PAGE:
It’s coming: Facebook search. And while all other search engines are essentially the same, Facebook has the opportunity to do something new with all of those web queries. While Google, Bing, Yahoo, and others fight to properly rank pages for the best and most targeted search results, Facebook has the chance to factor in other social methods for getting you the best information on the Web. In fact, Search Engine Journal has suggested several ranking methods that will revolutionize the world of online searching and Facebook SEO forever.
Friend and interest-based searches. When you run a search on any traditional search engine, you’ll get well-vetted search results. However, what if you could get results that were pulled from not only your search terms, but from information that lined up with your personal interests as well? Armed with information about your friends and your interests (thanks to your profile), Facebook SEO could target your results based on the things you usually search for, your interests, and even what your friends or people like you found while crawling the Web, saving you serious time.
Geographic area. Sick of seeing results for restaurants that aren’t even close to you? Facebook Search could have the capability to only suggest search results that are in your geographic area, if you choose. It may also be able to take location and regional factors into consideration, such as running a search on weather-specific clothes in your city or finding a restaurant less than five miles from your current location.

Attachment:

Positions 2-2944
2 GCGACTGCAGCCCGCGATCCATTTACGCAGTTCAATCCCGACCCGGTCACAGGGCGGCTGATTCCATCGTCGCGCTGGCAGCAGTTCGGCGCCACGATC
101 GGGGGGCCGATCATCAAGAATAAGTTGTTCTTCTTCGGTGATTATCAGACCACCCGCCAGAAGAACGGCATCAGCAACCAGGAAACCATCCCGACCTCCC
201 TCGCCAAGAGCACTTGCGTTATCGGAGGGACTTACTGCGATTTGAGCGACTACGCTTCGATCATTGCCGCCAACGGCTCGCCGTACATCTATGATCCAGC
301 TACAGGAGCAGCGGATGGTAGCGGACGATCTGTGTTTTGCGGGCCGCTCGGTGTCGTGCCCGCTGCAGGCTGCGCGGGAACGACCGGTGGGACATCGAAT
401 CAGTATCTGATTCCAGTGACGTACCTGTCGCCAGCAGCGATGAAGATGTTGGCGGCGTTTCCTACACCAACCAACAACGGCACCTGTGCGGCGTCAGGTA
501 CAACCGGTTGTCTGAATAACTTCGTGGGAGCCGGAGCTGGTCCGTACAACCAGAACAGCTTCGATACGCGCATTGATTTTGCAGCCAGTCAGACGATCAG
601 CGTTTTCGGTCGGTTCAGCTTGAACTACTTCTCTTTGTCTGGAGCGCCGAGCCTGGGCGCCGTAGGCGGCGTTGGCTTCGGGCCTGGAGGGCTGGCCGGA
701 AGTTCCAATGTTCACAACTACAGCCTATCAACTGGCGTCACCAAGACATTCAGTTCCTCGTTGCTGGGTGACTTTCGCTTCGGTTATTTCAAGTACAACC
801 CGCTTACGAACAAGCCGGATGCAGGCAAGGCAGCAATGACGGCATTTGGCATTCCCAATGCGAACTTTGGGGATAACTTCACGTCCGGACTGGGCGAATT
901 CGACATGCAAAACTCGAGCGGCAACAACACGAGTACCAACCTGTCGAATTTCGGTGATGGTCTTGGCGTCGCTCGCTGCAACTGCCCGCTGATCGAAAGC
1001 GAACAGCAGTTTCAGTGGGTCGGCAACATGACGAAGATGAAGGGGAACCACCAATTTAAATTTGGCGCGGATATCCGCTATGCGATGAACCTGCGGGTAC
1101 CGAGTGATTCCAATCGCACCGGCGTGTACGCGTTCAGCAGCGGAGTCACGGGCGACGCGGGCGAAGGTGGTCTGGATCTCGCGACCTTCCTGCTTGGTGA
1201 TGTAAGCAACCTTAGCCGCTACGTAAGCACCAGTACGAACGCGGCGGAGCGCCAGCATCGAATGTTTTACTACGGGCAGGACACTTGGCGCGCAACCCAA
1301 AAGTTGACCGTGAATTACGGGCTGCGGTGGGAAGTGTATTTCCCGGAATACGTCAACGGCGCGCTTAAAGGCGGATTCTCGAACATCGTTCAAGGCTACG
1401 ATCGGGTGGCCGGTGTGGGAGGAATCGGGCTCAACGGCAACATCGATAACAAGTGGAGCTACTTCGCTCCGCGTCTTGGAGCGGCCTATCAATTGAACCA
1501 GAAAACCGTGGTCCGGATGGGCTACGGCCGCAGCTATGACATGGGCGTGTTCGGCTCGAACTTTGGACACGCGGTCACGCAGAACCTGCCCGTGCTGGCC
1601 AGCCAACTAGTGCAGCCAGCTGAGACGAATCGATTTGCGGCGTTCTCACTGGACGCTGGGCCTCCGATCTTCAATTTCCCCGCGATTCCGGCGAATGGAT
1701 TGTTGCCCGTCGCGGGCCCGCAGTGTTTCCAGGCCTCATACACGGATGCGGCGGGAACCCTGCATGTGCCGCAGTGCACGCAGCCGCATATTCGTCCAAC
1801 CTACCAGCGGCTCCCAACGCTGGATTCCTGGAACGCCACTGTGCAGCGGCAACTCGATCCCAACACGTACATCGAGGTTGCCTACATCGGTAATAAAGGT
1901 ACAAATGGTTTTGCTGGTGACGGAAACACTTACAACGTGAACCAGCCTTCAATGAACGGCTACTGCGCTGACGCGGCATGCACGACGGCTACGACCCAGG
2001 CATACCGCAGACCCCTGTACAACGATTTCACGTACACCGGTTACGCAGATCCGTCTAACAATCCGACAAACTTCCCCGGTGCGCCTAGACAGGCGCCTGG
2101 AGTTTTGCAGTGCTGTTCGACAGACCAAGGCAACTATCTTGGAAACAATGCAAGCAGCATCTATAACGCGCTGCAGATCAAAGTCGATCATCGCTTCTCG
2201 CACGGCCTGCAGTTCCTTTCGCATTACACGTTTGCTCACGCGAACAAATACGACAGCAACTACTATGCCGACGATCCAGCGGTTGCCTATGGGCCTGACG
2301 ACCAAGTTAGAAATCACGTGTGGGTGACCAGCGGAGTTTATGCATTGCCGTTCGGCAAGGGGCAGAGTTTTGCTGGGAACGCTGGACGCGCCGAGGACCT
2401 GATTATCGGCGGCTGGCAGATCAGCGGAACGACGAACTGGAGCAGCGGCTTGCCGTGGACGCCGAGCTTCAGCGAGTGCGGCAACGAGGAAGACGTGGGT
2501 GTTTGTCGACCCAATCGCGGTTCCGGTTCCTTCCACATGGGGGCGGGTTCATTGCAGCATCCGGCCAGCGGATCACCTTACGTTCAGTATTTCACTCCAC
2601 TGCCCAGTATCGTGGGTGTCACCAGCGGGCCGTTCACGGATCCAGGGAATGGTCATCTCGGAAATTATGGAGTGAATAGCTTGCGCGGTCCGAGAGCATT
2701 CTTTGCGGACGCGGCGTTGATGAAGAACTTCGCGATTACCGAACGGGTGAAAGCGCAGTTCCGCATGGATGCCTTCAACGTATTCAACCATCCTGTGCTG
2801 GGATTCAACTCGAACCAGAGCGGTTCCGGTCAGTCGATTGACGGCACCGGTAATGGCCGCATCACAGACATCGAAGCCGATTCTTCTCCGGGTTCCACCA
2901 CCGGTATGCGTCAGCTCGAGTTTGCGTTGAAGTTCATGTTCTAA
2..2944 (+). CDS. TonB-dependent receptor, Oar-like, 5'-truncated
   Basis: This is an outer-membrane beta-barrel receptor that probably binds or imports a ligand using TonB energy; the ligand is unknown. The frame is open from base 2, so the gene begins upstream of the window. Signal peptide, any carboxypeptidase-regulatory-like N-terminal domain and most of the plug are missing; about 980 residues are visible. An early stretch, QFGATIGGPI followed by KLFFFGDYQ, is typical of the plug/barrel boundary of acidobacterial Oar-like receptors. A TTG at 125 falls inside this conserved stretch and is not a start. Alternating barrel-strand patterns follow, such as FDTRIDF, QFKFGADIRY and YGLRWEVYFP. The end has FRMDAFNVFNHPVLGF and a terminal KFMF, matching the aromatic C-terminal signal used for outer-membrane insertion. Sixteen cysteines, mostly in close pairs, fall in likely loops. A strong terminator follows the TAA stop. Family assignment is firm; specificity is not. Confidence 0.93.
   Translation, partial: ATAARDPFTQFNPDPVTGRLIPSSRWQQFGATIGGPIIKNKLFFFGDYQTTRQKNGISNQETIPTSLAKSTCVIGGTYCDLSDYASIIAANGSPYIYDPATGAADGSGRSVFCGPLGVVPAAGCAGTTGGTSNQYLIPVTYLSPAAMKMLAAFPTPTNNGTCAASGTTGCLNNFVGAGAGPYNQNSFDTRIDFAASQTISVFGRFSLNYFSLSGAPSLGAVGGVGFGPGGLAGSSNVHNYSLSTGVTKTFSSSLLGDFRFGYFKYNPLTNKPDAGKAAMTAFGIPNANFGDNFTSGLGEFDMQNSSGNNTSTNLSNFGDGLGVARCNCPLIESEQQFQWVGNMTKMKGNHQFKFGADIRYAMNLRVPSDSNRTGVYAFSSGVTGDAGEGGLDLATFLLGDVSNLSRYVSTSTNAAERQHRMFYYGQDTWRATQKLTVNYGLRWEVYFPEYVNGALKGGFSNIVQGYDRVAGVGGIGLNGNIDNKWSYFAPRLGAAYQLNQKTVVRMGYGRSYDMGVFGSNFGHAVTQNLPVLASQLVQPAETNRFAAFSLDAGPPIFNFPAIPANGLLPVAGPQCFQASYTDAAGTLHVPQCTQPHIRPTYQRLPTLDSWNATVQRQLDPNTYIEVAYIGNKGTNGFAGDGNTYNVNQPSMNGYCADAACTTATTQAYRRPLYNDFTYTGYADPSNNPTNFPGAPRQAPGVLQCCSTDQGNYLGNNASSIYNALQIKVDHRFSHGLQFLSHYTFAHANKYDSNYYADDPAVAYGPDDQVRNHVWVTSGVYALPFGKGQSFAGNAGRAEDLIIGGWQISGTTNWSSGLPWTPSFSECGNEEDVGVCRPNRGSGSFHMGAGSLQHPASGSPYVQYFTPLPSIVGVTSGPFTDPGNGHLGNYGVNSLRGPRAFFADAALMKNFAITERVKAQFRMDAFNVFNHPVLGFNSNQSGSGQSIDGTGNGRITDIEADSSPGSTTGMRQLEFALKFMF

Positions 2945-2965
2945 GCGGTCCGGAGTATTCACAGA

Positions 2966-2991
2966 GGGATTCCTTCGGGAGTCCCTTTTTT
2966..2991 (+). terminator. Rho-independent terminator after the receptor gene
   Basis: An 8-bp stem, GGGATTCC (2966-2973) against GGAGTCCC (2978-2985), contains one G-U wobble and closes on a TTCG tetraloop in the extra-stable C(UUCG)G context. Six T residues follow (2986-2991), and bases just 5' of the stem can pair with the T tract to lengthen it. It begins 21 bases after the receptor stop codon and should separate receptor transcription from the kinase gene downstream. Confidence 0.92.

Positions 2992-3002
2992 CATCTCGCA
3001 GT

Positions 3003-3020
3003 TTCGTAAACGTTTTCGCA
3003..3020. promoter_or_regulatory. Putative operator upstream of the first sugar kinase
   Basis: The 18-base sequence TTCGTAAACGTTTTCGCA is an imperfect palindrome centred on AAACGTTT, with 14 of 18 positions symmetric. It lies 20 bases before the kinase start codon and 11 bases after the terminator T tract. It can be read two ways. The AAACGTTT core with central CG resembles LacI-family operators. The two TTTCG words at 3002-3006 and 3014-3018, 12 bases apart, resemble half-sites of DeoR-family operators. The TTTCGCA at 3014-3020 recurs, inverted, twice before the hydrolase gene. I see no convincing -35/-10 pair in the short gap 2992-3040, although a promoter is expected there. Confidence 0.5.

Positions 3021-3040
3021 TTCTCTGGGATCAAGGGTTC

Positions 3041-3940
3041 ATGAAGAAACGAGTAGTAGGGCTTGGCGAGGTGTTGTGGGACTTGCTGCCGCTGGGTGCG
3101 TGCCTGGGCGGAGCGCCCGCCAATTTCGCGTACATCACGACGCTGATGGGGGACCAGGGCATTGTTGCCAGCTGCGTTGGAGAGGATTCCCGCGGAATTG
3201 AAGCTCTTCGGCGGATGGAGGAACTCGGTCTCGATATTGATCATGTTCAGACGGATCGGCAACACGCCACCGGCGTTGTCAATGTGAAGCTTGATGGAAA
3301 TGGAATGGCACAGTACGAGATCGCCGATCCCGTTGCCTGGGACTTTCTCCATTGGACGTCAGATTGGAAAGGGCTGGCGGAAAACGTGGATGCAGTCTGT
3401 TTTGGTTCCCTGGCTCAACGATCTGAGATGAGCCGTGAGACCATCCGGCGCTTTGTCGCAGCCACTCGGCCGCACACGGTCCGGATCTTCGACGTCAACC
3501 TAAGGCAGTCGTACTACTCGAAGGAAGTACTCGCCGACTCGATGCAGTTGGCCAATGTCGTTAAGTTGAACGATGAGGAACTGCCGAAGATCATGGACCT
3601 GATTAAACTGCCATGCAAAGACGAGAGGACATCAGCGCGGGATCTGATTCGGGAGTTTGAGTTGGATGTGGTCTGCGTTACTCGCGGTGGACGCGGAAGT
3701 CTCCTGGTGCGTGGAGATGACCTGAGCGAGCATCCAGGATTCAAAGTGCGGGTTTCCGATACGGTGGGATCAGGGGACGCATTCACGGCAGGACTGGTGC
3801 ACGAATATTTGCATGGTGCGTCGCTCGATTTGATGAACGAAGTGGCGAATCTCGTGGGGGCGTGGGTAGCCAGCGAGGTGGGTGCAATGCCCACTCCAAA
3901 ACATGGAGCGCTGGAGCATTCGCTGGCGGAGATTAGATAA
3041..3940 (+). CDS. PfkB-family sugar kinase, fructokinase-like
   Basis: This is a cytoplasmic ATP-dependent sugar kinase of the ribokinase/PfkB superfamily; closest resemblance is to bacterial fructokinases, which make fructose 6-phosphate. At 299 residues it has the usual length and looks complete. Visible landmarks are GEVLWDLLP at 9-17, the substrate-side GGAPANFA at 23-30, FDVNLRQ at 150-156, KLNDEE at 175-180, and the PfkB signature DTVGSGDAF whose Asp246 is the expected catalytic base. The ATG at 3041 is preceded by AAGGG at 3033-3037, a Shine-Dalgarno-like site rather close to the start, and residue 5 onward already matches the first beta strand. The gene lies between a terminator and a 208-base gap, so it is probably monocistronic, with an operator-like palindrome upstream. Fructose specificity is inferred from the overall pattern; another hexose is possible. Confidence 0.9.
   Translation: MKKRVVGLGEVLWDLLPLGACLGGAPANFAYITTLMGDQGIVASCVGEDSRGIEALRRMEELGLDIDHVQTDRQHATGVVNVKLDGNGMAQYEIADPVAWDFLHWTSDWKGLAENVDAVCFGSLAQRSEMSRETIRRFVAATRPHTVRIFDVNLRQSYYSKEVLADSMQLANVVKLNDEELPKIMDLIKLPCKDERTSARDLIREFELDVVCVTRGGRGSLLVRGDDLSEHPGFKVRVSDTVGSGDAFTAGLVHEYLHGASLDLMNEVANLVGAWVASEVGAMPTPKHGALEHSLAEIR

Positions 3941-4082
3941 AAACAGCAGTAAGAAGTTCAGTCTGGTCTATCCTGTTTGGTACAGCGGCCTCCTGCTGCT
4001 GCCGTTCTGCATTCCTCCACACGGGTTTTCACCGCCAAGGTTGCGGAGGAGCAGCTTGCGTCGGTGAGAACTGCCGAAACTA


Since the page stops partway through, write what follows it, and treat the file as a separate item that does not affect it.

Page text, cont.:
Popularity and engagement. “Liking” something has taken on a whole new meaning, thanks to Facebook. But now your likes could mean a whole lot more than giving a thumbs up to your friend’s status message. Facebook search will probably take the popularity and shareability of a site into consideration when ranking pages. Those with plenty of action will probably pop up first. Comments, check-ins, likes, and shared content will probably cause a page or site to rank higher on Facebook.
Influence. Influencers will most likely play a part in Facebook’s ranking algorithms. If a person with 100,000 fans shares a piece of content on his page and a person with 40 fans shares another piece, the content shared by the heavier influencer will likely be ranked higher when you see search results.
What does it mean? If you’re an SEO guru or site owner, you’ll need to get on board with Facebook’s ranking factors. Since we don’t know for sure what the rankings will be, the time to start creating quality, shareable, and optimized content is now. Link bait sites and those with straight text content probably won’t cut it in the brave new world of Facebook search.